First, before I go into volunteers, those wonderful surprises blown from errant seeds into carefully-planned beds, bringing blips of startling color to monochrome swaths, here is the plan: the top half of the daylily bed lining the driveway is orange and yellow Frans Hals, named for the cheerful dutch painter; and the bottom half is yellow hyperion-like Dover. A simple balance of spectacular color that grows denser, more intense, each July.
And then, as you scroll down the picture below, you'll see the errant bit of purple loose-strife, then the nodding black-eyed susan, and then the crowning glory: two "Raspberry-parfait" (a daylily expert tells me) lilies at the bottom. Don't know where they came from, but what a delight! I used to pull volunteers out to maintain the integrity of my beds, but now I feel the opposite: they're the glory of the garden. Why? Maybe I'd just rather not work as hard, just take more weeding time to stare and marvel. Feels better.
It's a spectacular season for blooms this year because of all the snow we had this winter, plus a rainy spring. Our Miss Kim lilac, filling the whole house with fragrance, now reaches the eaves of our roof, and is covered with flowers.
One thing that's good about the foliage garden fronting the lilac, is that the different hues of green make the lilac's blooms stand out.
Below, Lupine rising on the hillside off our sunroom has just reached the tipping point of enough healthy plants to now spread itself. So now I won't have to dig weeds out of the hard clay to make places for it to reseed itself, like I did last year. Whew! (That's a relief, because last year's marathon digging gave me a rotator-cuff injury to my right shoulder which took months of physical therapy to heal. Lupine, despite the fact that it's a weed here in Maine, is hard to get started.)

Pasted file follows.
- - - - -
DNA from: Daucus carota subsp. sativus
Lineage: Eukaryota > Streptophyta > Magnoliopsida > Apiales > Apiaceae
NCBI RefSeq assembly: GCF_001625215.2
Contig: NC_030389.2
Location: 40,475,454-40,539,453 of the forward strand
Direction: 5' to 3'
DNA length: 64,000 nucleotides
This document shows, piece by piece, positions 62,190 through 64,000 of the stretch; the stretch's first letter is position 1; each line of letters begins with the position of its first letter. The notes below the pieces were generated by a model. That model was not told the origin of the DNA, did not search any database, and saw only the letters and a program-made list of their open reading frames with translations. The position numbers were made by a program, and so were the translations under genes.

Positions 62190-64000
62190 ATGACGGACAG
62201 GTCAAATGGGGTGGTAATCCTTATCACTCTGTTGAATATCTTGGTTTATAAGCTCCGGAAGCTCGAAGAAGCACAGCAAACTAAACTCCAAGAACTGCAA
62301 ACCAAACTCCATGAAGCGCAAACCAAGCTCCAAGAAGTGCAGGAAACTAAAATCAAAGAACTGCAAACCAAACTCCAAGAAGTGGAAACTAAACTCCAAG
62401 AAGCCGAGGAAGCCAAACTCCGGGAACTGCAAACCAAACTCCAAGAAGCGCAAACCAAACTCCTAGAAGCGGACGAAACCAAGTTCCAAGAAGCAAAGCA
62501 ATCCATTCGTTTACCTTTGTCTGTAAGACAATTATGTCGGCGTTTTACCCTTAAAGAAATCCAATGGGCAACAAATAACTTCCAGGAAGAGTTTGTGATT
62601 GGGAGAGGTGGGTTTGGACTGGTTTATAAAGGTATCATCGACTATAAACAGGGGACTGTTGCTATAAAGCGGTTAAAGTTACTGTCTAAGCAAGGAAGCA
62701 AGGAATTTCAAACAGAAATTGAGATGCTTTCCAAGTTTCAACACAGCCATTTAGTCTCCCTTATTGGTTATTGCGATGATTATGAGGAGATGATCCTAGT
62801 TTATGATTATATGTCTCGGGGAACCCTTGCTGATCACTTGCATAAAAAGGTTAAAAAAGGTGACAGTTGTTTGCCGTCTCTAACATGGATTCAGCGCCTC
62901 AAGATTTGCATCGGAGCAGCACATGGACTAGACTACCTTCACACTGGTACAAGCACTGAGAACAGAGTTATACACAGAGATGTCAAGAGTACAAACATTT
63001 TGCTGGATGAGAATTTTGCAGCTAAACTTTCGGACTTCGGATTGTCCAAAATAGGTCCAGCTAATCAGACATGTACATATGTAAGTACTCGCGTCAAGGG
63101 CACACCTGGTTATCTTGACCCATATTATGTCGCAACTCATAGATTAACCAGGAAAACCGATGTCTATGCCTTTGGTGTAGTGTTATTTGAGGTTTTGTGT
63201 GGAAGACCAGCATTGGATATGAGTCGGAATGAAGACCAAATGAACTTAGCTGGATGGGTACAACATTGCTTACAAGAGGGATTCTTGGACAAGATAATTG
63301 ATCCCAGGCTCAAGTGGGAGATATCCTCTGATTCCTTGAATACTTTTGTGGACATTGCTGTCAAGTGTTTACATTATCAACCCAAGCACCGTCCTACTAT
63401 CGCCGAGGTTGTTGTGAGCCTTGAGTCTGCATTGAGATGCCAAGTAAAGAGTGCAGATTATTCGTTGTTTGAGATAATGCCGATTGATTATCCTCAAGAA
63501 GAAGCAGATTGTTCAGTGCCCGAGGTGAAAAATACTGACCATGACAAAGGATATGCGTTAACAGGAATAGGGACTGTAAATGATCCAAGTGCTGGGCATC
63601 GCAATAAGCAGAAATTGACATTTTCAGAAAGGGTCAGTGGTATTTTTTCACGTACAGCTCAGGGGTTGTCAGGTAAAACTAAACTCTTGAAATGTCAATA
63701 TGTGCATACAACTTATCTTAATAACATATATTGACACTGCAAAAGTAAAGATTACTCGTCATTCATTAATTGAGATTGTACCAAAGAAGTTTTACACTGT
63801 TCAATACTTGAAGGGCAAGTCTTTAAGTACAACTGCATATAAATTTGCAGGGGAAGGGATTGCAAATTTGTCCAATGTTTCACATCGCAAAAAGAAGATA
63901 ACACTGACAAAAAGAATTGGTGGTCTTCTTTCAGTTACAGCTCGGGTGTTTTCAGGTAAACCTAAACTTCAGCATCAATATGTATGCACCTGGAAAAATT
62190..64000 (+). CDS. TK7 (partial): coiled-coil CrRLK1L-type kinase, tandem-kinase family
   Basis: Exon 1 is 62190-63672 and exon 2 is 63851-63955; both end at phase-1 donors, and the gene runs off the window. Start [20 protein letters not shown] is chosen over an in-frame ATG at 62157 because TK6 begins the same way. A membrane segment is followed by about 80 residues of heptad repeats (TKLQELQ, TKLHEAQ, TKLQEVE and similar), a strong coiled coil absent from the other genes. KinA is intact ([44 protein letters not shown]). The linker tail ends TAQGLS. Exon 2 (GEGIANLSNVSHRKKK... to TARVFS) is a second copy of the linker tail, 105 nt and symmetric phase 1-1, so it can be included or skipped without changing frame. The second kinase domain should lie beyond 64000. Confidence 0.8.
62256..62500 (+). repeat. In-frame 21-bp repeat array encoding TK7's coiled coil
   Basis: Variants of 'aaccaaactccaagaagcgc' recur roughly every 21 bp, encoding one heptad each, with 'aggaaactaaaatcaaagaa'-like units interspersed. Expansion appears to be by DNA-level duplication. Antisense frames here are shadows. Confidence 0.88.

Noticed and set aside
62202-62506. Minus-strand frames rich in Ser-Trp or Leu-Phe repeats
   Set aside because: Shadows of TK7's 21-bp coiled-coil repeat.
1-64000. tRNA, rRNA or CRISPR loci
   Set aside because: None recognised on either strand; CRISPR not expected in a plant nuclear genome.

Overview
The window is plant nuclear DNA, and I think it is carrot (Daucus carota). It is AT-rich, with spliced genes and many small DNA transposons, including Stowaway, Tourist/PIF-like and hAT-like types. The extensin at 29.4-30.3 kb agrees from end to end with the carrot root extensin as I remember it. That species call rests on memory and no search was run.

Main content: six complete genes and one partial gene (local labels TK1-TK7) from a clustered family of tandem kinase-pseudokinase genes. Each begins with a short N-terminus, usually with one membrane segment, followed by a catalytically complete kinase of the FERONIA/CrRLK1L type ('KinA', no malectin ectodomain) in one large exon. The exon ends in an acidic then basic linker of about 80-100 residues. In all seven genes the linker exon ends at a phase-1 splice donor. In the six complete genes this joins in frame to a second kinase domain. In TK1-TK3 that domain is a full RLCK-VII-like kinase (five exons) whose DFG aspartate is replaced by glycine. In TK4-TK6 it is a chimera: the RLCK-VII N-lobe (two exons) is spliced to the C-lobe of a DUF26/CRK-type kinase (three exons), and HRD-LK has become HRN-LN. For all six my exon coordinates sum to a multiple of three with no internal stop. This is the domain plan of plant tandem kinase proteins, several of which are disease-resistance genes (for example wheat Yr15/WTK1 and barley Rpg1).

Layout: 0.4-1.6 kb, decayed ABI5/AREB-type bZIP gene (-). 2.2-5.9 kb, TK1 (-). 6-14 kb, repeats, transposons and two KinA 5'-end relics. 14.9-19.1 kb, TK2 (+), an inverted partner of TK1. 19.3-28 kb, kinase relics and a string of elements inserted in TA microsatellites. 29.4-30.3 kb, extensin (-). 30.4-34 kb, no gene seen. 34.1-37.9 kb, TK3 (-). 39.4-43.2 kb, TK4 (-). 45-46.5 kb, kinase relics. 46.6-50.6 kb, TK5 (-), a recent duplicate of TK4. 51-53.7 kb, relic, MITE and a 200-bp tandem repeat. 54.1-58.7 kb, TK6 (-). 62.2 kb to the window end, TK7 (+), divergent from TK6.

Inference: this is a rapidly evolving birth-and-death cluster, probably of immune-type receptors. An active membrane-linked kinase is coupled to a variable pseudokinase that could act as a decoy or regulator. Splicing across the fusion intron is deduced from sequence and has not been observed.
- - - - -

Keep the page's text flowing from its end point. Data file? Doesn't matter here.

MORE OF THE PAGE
And below is our Aunt Dee wisteria in bloom, with many more flowers than it had last year. Each oblong cluster of blossoms is an inch or two longer than last year's, and the smell is musky and addictive. It's not a floral scent, but one like new-mown hay, making you stop in your tracks and think, "God, it's good to be alive!"
That's all for now...
I have just added a page with links to reviews and interviews of Full Fathom Five the book. It also appears on the right hand sidebar.
I had two Memorial Day services to attend this year, and in whizzing up the Maine Turnpike from the first one in New Hampshire to the second one - the first such service our little rural town has put on - I got a speeding ticket. It's a whopping big fine (over $200), which I'm going to contest based on my perfect driving record and years of community service. Well, at least I can try.
But after the New Hampshire service, I found myself reluctant to pull myself away from the typical reunion-like reminiscence that always takes place when adult children of lost submariners get together around our explicit commonality. It's rare when complete strangers talk so intimately from the get-go, and we tend to overlook the fact that we've never met before, and the talk explodes with revelations. There's no chit-chat. Talk's stripped down to urgent stories that we've got to get out before we run off to other services or family events.
And so A., a lady whose dad went down on the WWII submarine Albacore, told me about the smell of stewed tomatoes, while her partner peeled off from us in search of normal conversation. A. fit what I've come to recognize as the paradigm of adults who lost their dads early in life: they don't start researching their dads till some event cracks them open in middle-age. A's event was the sound of an old-time kid's bicycle bell, which - when she looked into it, she found was the signal of the WWII telegram delivery man when he brought wives the terrible news that their husbands' boats were overdue and presumed lost.